Friday, 26 February 2010

BBC News - Microsoft's foiling of botnet gets mixed response

Security experts are split over the effectiveness of Microsoft's efforts to shut down a network of PCs that could send 1.5 billion spam messages a day.

The firm persuaded a US judge to issue a court order to cripple 277 internet domains used by the Waledac botnet.

Botnets are usually armies of hijacked Windows PCs that send spam or malware.

"We aim to be more proactive in going after botnets to help protect the internet," said Richard Boscovich, the head of Microsoft's digital crime unit.

"We will do whatever it takes to look out for our customers and our brand. We hope it will spur similar actions," Mr Boscovich told the BBC.

Many saw Waledac as a devastatingly active botnet. Microsoft cited one 18-day period in December when the botnet sent more than 650 million spam e-mails to Hotmail accounts for everything from online pharmacies to fake designer goods, jobs and more.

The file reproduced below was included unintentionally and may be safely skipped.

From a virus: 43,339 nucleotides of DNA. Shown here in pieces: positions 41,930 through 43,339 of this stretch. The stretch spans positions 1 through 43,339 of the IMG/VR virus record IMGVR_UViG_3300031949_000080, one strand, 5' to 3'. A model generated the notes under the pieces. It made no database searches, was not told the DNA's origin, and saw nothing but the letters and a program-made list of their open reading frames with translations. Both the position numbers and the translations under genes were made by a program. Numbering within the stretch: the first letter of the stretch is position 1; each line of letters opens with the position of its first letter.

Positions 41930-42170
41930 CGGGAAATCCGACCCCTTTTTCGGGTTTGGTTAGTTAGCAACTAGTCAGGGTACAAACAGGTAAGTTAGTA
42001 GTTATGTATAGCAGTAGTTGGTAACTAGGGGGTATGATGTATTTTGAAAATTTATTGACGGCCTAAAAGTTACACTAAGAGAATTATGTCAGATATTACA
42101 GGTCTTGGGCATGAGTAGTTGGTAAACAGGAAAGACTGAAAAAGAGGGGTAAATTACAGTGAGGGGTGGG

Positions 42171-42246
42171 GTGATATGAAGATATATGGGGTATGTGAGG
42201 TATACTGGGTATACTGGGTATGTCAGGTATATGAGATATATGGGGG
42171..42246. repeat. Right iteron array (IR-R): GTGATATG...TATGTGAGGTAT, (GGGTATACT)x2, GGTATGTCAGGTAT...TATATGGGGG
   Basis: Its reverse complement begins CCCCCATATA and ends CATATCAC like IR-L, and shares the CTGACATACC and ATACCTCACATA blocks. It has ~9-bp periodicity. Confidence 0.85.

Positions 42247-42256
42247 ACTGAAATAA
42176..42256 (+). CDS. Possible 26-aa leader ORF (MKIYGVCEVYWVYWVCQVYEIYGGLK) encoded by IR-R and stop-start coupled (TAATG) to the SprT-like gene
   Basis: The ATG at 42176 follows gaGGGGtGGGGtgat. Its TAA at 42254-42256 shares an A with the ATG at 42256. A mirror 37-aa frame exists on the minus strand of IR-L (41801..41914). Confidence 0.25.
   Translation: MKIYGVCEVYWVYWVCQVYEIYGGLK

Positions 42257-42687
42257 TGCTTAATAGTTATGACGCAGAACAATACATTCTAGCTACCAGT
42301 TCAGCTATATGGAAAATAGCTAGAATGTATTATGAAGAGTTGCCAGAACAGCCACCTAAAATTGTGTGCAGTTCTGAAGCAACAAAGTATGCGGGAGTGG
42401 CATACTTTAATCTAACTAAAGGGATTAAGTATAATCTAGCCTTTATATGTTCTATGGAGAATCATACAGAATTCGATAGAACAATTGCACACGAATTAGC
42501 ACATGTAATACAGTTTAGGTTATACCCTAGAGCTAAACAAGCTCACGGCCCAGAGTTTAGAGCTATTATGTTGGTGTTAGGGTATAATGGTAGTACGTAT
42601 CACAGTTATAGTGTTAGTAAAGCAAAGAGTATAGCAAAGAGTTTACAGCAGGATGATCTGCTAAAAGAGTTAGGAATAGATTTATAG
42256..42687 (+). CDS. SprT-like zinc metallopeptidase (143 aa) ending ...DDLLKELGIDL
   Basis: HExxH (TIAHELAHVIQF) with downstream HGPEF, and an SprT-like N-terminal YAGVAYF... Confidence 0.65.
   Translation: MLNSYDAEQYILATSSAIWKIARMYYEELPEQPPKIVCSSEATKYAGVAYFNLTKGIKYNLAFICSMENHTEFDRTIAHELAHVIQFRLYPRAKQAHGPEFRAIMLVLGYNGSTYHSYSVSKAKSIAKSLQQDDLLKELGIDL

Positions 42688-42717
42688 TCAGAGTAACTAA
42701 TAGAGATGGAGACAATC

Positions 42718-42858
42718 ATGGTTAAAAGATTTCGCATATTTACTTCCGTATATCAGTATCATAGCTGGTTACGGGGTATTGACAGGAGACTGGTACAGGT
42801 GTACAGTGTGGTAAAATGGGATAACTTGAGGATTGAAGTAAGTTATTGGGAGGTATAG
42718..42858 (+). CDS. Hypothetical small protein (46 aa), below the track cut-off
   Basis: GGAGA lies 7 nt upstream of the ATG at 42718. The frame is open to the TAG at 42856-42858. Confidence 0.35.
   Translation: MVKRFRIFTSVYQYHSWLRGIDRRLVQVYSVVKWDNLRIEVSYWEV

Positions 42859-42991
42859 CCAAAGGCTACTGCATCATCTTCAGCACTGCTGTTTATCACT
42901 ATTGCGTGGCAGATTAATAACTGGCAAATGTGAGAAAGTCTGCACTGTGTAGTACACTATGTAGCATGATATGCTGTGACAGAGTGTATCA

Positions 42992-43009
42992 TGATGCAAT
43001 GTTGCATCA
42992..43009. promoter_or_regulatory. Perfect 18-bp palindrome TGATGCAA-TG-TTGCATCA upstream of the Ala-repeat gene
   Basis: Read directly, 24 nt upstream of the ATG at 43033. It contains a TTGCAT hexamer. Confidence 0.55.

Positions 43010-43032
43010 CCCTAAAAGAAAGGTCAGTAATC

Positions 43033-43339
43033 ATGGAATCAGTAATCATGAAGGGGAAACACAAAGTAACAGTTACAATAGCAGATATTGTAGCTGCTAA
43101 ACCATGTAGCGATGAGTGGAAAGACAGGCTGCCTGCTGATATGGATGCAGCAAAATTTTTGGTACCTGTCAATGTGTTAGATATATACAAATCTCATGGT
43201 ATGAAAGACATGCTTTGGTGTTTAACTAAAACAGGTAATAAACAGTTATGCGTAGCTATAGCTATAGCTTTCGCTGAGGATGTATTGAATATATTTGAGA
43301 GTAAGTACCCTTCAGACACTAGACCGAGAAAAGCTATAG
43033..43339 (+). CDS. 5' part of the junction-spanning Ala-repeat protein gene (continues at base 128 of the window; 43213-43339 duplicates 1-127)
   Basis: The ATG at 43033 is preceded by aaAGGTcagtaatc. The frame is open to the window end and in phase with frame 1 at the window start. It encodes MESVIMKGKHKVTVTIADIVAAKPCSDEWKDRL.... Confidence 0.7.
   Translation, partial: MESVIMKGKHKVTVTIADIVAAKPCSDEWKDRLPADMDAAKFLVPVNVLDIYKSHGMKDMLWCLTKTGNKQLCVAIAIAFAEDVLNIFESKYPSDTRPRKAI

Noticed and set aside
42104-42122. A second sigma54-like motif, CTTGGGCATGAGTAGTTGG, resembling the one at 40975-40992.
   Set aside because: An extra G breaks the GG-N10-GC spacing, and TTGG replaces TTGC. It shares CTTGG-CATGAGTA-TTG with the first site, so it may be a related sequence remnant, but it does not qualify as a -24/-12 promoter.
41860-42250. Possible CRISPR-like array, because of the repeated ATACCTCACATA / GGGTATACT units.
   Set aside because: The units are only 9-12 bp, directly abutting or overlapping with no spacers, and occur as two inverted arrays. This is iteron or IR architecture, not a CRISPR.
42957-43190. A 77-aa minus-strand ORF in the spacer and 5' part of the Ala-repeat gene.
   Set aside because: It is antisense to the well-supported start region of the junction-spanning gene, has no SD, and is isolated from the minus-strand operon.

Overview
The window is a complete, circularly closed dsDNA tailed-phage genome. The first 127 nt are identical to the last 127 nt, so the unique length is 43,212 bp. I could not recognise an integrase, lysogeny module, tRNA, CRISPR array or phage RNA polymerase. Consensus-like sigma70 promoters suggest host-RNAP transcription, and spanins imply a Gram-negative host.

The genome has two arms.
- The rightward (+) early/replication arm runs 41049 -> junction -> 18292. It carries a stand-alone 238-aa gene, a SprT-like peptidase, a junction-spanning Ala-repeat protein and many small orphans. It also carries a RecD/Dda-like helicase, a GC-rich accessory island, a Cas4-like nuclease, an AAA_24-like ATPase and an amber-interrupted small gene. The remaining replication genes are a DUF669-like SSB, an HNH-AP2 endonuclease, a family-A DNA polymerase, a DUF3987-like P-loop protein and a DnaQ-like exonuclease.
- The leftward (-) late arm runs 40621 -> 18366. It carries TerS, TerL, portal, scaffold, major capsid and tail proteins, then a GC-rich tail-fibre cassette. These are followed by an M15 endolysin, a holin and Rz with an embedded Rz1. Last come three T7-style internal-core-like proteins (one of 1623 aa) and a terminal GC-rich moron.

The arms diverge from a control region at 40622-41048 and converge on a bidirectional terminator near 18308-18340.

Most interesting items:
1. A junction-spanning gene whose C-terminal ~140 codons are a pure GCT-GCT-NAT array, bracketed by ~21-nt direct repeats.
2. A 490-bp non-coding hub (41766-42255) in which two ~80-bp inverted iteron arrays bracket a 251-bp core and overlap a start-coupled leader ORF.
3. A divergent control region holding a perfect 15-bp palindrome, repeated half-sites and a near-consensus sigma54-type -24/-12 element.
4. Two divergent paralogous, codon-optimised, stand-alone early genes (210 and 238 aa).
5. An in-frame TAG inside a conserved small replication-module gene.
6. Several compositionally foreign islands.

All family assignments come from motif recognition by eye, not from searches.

"This was a worldwide problem and we scored a big, big victory," said Mr Boscovich.

Despite Microsoft's bullishness, some security industry figures were sceptical saying Waledac did not make a big contribution to global spam levels. Others were more impressed with the shutdown.

"Microsoft has taken a bold move in addressing this problem and it will be interesting to see how it develops," said Sandra Toms LaPedis, general manager of the RSA Conference, the world's biggest gathering of security professionals.

BBC News - Microsoft's foiling of botnet gets mixed response
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